The Carchive: The 1973 Citroen Ami range

It’s Friday afternoon, and coming pretty close to time for downing tools. Let’s take the scenic route home, maybe try the overgrown lane of curiosity, perhaps pausing at the lake of history. Then have a rummage amongst the driftwood on the shoreline of discovery, see you find. Welcome to The Carchive.
The last trip we took into obscurity wasn’t actually in the least bit obscure – we took a fond gawp at the now 21-year old Dodge Avenger. Well, now for something completely different. We’re moving a long way away both geographically and temporally, to France in 1973. It’s the Citroen Ami.

All images clickable for greater bigness.

“Ami Super, Ami 8: top value motoring with performance and comfort”
Who could possibly argue? The Ami first appeared in ’61 with its mechanical basis in the humble 2CV. The Ami was a development on the same theme, adding a little extra power, a little extra comfort and a little more status.
And another batch of absolutely unmistakable styling.
“At 70mph you’re cruising gently, using only a fraction of the engine’s potential”
This is a UK market brochure, and the 70mph national motorway speed limit had only been relatively recently introduced. However, these claims of unstressed performance applied mostly to the 1015cc four-cylinder engine choice with its rorty 61bhp. This was exclusive to the Ami Special, which was a later addition for the more bourgeoisie of Citroen enthusiasts.
High speed cruising would be rather less effortless with the 602cc flat-twin boasted by the Ami 8, with its less thrusting 32bhp.
“As a driver, you’ll feel confident and secure at the wheel of the Ami super.”
It’s not as if you’ll be distracted by a surplus of information, nor incessant bickering from the radio. It don’t get much more simple than this, and the umbrella-shaped pull ‘n twist parking brake handle took a while for the novelty to wear off.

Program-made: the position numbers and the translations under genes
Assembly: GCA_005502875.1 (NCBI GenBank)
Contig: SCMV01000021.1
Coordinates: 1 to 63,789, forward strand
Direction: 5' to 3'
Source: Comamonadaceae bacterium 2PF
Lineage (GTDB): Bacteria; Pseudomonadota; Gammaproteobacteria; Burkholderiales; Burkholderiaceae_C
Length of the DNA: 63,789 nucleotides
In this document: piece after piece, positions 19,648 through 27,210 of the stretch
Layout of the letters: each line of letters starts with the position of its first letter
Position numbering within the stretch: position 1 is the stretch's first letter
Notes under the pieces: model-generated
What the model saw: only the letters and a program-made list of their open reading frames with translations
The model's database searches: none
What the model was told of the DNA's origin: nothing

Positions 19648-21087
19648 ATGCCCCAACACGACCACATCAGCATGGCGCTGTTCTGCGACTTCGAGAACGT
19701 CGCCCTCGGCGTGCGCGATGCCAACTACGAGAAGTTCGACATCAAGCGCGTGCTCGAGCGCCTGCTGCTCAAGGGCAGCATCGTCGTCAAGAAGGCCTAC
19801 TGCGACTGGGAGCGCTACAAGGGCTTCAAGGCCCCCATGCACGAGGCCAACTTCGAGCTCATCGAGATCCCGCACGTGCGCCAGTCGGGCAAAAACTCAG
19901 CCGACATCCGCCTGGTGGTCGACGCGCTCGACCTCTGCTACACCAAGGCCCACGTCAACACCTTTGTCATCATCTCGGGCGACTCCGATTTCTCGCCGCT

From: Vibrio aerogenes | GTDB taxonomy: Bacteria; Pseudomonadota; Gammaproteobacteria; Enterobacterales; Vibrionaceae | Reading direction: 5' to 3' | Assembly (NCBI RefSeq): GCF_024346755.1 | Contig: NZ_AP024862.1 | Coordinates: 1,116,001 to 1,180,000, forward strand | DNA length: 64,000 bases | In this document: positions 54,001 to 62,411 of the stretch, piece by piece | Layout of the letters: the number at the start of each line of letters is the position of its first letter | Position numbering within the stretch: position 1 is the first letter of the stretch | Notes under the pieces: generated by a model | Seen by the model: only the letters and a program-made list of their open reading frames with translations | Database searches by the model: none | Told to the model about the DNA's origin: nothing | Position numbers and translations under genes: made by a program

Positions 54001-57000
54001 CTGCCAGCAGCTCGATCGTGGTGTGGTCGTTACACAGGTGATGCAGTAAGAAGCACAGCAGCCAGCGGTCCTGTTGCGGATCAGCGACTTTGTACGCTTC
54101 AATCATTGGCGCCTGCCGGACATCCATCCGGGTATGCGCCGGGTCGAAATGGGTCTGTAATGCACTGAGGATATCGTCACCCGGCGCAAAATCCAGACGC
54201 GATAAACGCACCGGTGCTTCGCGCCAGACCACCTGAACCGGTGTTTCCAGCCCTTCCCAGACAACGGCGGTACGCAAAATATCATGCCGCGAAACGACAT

It was comfortable, though. And spacious, with a flat floor and precious little technology to rob any of the space.
“The Ami Super gives you sophisticated Citroen motoring at a budget price”
And this is where the magic happens. You can see the suspension which is interconnected mechanically front and rear, which lent the Ami (and the 2CV and Dyane) its legendarily soft ride and resistance to brake dive.
Though points should be deducted for the fact that production vehicles didn’t actually have major components finished in bright primary colours.
(All images are of original manufacturer publicity materials, copyright for which remains property of Citroen, who are at seriously little risk of ever producing something like the Ami ever again)

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  1. Lokki Avatar

    It’s the Goddess’ homely little six-year-old sister….

  2. desmo Avatar

    Few people know that Volkswagen only barely survived the technological attack of french cars. It was only some quality issues and a strike happy french workforce
    that kept VWs stonetime vehicles alive and selling. Yet there were VWs
    that had to be discontinued, because they could not compete with their
    french rivals. Most notably VW 411 and of course Fridolin delivery van. The Beetle survived until 1974 because of (american) marketing campaigns.

    1. Alff Avatar

      One man kept the Beetle alive. JC Whitney.

    2. duurtlang Avatar

      I wonder how the automotive landscape would’ve looked had VW gone bankrupt. Not very different in the US I imagine, but wildly different in Europe.

      1. hubba Avatar

        BMW or M-B would have expanded their lines or created a new brand to serve at least the domestic market. Ford and GM would have increased their market in Germany, because they already had domestic manufacturing.

        1. AlexG55 Avatar

          Daimler-Benz might have already had a brand, or several- they had bought Auto Union in 1958 before selling it to VW in 1965. So the hole might have been filled by Audi or DKW. And then there’s NSU, which survived as an independent until 1969 before VW acquired it.

    3. dead_elvis, inc. Avatar
      dead_elvis, inc.

      What was the Fridolin in competition with? I thought they were built primarily for the German & Swiss postal services.

    4. vega60 Avatar

      The Fridolin was never widely marketed or competed with other transporters. It was almost exclusively built as a made-to-order vehicle for the German and Swiss postal services.
      And in case of the type 4, you’re right it was never a success. But judging by sales in most markets its main rivals were Ford Taunus and Opel Rekord, not the R16.

  3. Alff Avatar

    I enjoy a good foreign colloquialism but “downing tools” isn’t my bag, baby.

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